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Mega changes in distributor sales efforts

by Scott Benfield

Scott Benfield

New technology, new knowledge, and external motivation for change

A quarter-of-a-century experience in industrial channels gives us a long-term perspective on the slow but substantial changes in merchant wholesaling. The areas that have been slowest to change are outside and inside sales forces. In the next decade, however, we believe the traditional sales model will change substantially.

The change in sales efforts will be initiated by external factors including industry life cycle, technology, new knowledge, and the need for productivity. In essence, if you are expecting substantial and lasting change to your sales force to come from within, you may be waiting a long time. We expect external pressures to force sales force change far greater than internal changes from existing management.

Industry life cycle
Wholesale distribution is largely comprised of privately held, family businesses. Most families, however, are entering the late second or third generation. Generational change brings common experiences that significantly affect sales efforts. They include:

1) As generations transfer from the second to the third, most families will sell the business. Often, the acquirers are public companies or larger companies owned by private equity firms. These acquirers run the firm for profits, not lifestyle, and quickly squeeze out excess costs, including personnel.

2) Over the generations, most products within distribution become commodities and are well known by the user base. Our work within wholesale distribution finds, on average, 70 percent of products are commodities that don't require sales support on a per-call basis. Most sales territories are comprised of commodity products with sellers earning commissions on 100-year-old technology platforms. In the future, we expect many mature products will be sold and solicited by other, less costly, means than the outside sales force.

With changes in ownership and the commodity status of products, there is no room for bloated sales structures. End users, given the choice of full sales service at full price or minimal sales service with a low price, often choose the latter. The streamlining of the sales effort is a foregone conclusion given the generational transfer and commodity status of products.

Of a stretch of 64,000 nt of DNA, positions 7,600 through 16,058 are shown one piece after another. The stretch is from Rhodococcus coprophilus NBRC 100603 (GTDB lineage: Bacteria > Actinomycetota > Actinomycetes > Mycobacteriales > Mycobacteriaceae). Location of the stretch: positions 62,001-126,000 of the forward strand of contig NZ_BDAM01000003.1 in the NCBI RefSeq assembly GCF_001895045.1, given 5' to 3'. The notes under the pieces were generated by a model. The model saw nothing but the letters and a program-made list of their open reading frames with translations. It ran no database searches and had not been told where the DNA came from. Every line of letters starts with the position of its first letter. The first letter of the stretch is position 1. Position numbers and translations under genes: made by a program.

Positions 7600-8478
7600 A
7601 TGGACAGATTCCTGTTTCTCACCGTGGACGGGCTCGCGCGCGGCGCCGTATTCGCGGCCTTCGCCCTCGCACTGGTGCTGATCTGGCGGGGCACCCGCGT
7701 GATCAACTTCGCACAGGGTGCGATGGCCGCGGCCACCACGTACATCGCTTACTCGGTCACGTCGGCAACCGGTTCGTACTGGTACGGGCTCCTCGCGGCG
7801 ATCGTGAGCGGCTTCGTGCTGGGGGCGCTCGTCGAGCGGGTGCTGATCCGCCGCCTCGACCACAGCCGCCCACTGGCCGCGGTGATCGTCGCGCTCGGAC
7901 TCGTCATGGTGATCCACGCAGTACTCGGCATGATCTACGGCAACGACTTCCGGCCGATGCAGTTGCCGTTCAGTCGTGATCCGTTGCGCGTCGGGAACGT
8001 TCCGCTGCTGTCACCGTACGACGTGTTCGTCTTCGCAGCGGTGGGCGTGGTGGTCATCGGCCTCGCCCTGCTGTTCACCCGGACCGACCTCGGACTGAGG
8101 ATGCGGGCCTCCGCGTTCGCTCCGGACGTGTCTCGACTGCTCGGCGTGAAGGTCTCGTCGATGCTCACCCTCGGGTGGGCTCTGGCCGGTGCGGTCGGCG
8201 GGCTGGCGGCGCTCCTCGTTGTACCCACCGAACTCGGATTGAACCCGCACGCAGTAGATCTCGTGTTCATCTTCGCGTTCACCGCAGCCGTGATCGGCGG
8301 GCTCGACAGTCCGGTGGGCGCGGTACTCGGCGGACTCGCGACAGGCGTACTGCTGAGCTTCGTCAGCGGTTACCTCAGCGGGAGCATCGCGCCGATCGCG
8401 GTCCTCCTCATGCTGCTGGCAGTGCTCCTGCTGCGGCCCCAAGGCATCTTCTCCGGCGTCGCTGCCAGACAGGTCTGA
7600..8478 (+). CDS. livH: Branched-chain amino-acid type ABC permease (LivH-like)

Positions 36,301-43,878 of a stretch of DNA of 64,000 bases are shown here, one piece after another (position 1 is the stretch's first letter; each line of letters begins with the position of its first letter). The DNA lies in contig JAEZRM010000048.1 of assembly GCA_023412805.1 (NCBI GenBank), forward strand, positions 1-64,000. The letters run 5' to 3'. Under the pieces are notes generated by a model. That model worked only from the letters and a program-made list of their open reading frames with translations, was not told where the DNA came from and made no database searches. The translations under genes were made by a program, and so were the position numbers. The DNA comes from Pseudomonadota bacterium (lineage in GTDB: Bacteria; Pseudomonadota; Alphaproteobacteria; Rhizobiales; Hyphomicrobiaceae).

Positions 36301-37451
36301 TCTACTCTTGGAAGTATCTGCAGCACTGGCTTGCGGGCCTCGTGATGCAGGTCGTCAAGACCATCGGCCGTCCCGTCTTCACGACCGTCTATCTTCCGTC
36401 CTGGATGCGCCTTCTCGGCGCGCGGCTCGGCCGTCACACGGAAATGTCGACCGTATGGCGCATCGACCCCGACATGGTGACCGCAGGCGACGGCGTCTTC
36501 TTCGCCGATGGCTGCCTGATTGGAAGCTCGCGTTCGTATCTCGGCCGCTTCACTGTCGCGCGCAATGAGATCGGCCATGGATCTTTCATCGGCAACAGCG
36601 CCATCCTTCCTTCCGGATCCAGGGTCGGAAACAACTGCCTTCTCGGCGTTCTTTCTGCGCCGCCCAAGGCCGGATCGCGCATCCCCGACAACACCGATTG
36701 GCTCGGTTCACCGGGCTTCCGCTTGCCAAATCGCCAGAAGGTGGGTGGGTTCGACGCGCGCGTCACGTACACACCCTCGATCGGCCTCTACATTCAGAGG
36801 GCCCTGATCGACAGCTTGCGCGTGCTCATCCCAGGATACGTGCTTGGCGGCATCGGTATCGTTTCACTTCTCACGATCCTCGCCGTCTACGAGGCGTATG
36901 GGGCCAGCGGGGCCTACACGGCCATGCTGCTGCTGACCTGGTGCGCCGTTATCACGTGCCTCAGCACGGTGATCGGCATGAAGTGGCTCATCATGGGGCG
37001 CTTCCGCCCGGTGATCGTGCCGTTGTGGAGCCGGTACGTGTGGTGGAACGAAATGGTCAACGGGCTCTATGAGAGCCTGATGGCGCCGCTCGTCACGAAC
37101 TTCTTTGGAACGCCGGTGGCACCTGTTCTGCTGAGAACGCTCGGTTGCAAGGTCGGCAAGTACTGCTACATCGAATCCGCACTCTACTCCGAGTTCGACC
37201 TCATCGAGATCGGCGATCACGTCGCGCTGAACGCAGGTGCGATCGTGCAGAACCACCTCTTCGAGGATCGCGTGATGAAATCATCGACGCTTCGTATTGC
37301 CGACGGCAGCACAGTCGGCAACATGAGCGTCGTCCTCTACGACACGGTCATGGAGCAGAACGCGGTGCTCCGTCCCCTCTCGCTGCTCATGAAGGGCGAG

Technology and process knowledge in sales force redesign
Five technologies will greatly impact the understanding and productivity of sales efforts in distribution. Three are IT based and two involve process knowledge. When all five are combined in a coherent solicitation strategy, the decrease in solicitation costs can be substantial.

Starting in the last decade, e-commerce capability has grown dramatically. Today, it is common to find 30 percent or more of a vertical industry with e-commerce capability. Most distributors are content to use e-commerce as a support strategy. However, it is becoming commonplace for customers to prefer transacting daily business through the Web, and pay for the sales call as they need it. Consequently, we expect e-commerce as a stand-alone solicitation effort will grow at an increasing rate as customers begin to rely on the technology.

Inside sales and telesales are aided by two burgeoning technologies. First, phone queuing systems that link disparate branches and labor forces can greatly increase the productivity of inside sales. In prior years, each branch had an inside and outside sales effort specific to their geographic footprint. As products mature and applications homogenize, the inside seller in Chicago can answer the call from a San Francisco customer equally as well as an employee based in California. Once management realizes that the cost of living in Chicago is lower than in San Francisco, it is not difficult to realize where the inside sales pool will be located. Also, most modern telephony systems come with a host of measurements that help manage the inside sales effort, including different numbers for customer assignments, time-on-call, time-in-queue, calls dropped, etc. Used well, phone technology can maximize inside sales productivity.

Secondly, outbound telesales is greatly aided by the growth of sales management and CRM software. Programs such as and Microsoft Dynamics help manage the barrage of inquiries from potential customers and review which activities are value added. Of course, these software packages are only as good as the distributor's ability to populate the fields with current and meaningful data. However, more distributors are requiring outside and inside salespeople to enter inquiries into their CRM repositories.

Finally, two knowledge-based technologies can offer promise in sales force productivity enhancement. While the concept of activity costing is well known, it has often been used as a basis to identify low-profit customers and as a starting point for seller negotiation of larger transactions or supply chain services that reduce excess transactions. Recently, activity costing and activity profiling has been used to review groups of customers so they can be assigned to different solicitation models. The process, called Hybrid Marketing, uses activity profiles to match the appropriate solicitation model(s) to the needs of the customer segment. In Exhibit 1 below, we depict the use of activity profiles and hybrid marketing logic to lower solicitation costs while maintaining suitable customer service. The decision matrix uses market variables of segment size and number of accounts, and activity metrics of number of transactions, number of deliveries and technical need to determine the best-fit solicitation model(s).